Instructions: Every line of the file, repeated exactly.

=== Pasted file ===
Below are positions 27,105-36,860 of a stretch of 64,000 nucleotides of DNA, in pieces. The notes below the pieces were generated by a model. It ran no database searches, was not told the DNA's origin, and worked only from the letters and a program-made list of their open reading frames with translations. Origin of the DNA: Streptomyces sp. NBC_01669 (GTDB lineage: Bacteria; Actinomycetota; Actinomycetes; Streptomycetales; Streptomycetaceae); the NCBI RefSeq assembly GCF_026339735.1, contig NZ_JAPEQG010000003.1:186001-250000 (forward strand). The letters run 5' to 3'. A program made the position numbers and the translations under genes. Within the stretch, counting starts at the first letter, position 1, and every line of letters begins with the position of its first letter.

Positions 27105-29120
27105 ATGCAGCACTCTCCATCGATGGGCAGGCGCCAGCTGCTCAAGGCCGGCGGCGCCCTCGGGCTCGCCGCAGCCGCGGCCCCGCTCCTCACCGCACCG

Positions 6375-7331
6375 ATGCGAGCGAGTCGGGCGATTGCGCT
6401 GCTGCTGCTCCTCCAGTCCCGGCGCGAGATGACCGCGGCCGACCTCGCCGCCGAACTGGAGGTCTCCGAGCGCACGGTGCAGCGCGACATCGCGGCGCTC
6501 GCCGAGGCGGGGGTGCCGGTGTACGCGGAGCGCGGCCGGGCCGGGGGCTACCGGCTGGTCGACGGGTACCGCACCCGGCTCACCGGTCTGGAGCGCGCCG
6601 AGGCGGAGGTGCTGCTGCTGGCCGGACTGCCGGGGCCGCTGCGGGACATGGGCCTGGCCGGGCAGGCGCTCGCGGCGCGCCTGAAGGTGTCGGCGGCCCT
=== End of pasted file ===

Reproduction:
Below are positions 27,105-36,860 of a stretch of 64,000 nucleotides of DNA, in pieces. The notes below the pieces were generated by a model. It ran no database searches, was not told the DNA's origin, and worked only from the letters and a program-made list of their open reading frames with translations. Origin of the DNA: Streptomyces sp. NBC_01669 (GTDB lineage: Bacteria; Actinomycetota; Actinomycetes; Streptomycetales; Streptomycetaceae); the NCBI RefSeq assembly GCF_026339735.1, contig NZ_JAPEQG010000003.1:186001-250000 (forward strand). The letters run 5' to 3'. A program made the position numbers and the translations under genes. Within the stretch, counting starts at the first letter, position 1, and every line of letters begins with the position of its first letter.

Positions 27105-29120
27105 ATGCAGCACTCTCCATCGATGGGCAGGCGCCAGCTGCTCAAGGCCGGCGGCGCCCTCGGGCTCGCCGCAGCCGCGGCCCCGCTCCTCACCGCACCG

Positions 6375-7331
6375 ATGCGAGCGAGTCGGGCGATTGCGCT
6401 GCTGCTGCTCCTCCAGTCCCGGCGCGAGATGACCGCGGCCGACCTCGCCGCCGAACTGGAGGTCTCCGAGCGCACGGTGCAGCGCGACATCGCGGCGCTC
6501 GCCGAGGCGGGGGTGCCGGTGTACGCGGAGCGCGGCCGGGCCGGGGGCTACCGGCTGGTCGACGGGTACCGCACCCGGCTCACCGGTCTGGAGCGCGCCG
6601 AGGCGGAGGTGCTGCTGCTGGCCGGACTGCCGGGGCCGCTGCGGGACATGGGCCTGGCCGGGCAGGCGCTCGCGGCGCGCCTGAAGGTGTCGGCGGCCCT